This Ramadhan, Pakistani spices pep-up Kashmir kitchens

This Ramadhan, Pakistani spices pep-up Kashmir kitchens
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JUNAID RATHER

SRINAGAR: It is not just the Pakistani ethnic wear that attracts people in Kashmir, a huge demand for Pakistani spices here has also grown over the years with spice dealers saying that “Pakistani spices sell like hot-cakes!”.
Srinagar shopkeepers have witnessed a surge in the sales of spices with people buying different varieties on a large scale. Those in the spice trade say their “sales increase during the month of Ramadhan and people purchase in bulk”.
“There is a huge demand for Pakistani spices in Kashmir. These spices sell like hot-cakes,” says a spice dealer from Zainakadal, Srinagar’s downtown area.
Valleyites have become so familiar with Pakistani brands like National, Shaan, etc. as if local brands.
“Adding spices to the food is always a good idea, and we would personally prefer the Pakistani spices because it has no match,” says Sabeena Ashraf while purchasing spices at old city’s Maharaj Gunj area.
She added that the people of Kashmir are fond of non-vegetarian food and “it becomes very important to be choosy with these Pakistani spices to get a rich flavour”.
Cross LoC trade started in October 2008 as a confidence building measure (CBM) between India and Pakistan. From both sides of Kashmir, traders are allowed to deal in 16 items though they have been seeking that the number of items should be increased. The items traded include spices, vegetables, dry and fresh fruits, carpets, rugs, embroidery items, shawls, papier-mâché goods, clothes and wooden furniture.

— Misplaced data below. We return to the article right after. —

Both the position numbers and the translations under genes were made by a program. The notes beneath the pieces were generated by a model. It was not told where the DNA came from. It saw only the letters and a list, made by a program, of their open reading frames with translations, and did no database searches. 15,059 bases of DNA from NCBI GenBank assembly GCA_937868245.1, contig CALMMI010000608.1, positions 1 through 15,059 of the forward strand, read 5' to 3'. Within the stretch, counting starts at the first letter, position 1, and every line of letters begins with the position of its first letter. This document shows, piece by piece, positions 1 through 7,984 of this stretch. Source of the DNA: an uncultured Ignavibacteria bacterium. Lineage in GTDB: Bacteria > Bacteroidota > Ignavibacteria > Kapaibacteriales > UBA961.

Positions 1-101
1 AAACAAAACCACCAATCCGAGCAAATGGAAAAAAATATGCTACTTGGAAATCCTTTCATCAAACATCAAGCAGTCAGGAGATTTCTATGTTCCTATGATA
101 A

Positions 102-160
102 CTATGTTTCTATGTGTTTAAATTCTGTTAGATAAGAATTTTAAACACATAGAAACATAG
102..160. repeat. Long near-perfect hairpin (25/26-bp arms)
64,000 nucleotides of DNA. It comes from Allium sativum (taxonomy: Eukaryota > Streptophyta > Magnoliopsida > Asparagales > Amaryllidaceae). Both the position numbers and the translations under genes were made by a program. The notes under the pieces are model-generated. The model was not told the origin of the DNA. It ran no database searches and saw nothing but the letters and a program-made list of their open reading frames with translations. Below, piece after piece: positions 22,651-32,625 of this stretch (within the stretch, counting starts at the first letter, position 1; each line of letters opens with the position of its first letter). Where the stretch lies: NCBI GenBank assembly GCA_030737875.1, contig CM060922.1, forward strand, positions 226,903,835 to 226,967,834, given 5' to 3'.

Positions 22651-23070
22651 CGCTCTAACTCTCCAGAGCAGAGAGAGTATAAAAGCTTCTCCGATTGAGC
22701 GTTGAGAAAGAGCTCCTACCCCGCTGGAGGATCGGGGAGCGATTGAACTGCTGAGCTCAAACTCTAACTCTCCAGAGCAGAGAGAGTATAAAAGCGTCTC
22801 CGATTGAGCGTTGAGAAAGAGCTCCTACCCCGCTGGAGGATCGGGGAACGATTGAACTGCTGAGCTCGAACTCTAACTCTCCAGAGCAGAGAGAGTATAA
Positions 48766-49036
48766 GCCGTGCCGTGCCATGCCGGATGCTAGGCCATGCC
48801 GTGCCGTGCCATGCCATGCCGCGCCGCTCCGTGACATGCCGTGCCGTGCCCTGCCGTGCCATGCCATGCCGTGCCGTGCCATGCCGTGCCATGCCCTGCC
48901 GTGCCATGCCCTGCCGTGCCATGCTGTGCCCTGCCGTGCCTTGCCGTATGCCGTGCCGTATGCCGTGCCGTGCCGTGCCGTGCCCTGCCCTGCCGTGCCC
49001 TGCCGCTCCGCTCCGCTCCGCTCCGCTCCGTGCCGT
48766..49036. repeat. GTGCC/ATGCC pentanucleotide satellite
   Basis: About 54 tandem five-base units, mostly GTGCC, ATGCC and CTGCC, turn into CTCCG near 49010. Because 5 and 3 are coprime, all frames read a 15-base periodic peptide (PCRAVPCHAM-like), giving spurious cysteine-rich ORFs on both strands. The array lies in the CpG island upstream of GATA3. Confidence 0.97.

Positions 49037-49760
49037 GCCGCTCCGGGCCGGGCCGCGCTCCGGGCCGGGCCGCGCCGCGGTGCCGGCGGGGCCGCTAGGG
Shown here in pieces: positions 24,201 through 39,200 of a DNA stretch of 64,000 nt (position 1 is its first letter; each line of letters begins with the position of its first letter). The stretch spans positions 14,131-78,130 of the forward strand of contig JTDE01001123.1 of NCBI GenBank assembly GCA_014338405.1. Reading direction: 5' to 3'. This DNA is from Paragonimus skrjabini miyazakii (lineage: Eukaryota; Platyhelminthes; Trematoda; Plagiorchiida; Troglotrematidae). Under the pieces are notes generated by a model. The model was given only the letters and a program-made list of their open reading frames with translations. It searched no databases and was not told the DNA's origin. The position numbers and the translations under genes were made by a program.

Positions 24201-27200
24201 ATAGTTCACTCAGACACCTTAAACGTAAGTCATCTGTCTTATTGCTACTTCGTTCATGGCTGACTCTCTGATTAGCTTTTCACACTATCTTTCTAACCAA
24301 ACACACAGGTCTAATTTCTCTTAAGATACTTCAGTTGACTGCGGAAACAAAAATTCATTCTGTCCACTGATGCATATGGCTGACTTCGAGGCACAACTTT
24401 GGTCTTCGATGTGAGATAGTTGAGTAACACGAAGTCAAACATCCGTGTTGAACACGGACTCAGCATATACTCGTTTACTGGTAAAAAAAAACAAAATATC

“The trade has been going for a decade now through the Salamabad-Uri route and once in a year our business reaches its peak is Ramadhan,” Bashir Ahmad, a trader at Zaina Kadal said.
He adds that during Ramadhan the demand is so high that “most of the traders go out of stock”.
According to official data, in 2017, an export of goods worth Rs 2,535 crore and an import of goods totalling Rs 2,300 crore in the past one decade ensued between the two sides.
“Traders can dispatch or receive only 35 trucks a day and it causes a lot of inconvenience. The government should increase the number of trucks and more important the number of listed items,” says another distributor, Gulzar Ahmad.
In that case, he adds, “there will be an increase in the quantum of trade and will draw more people towards this business”.

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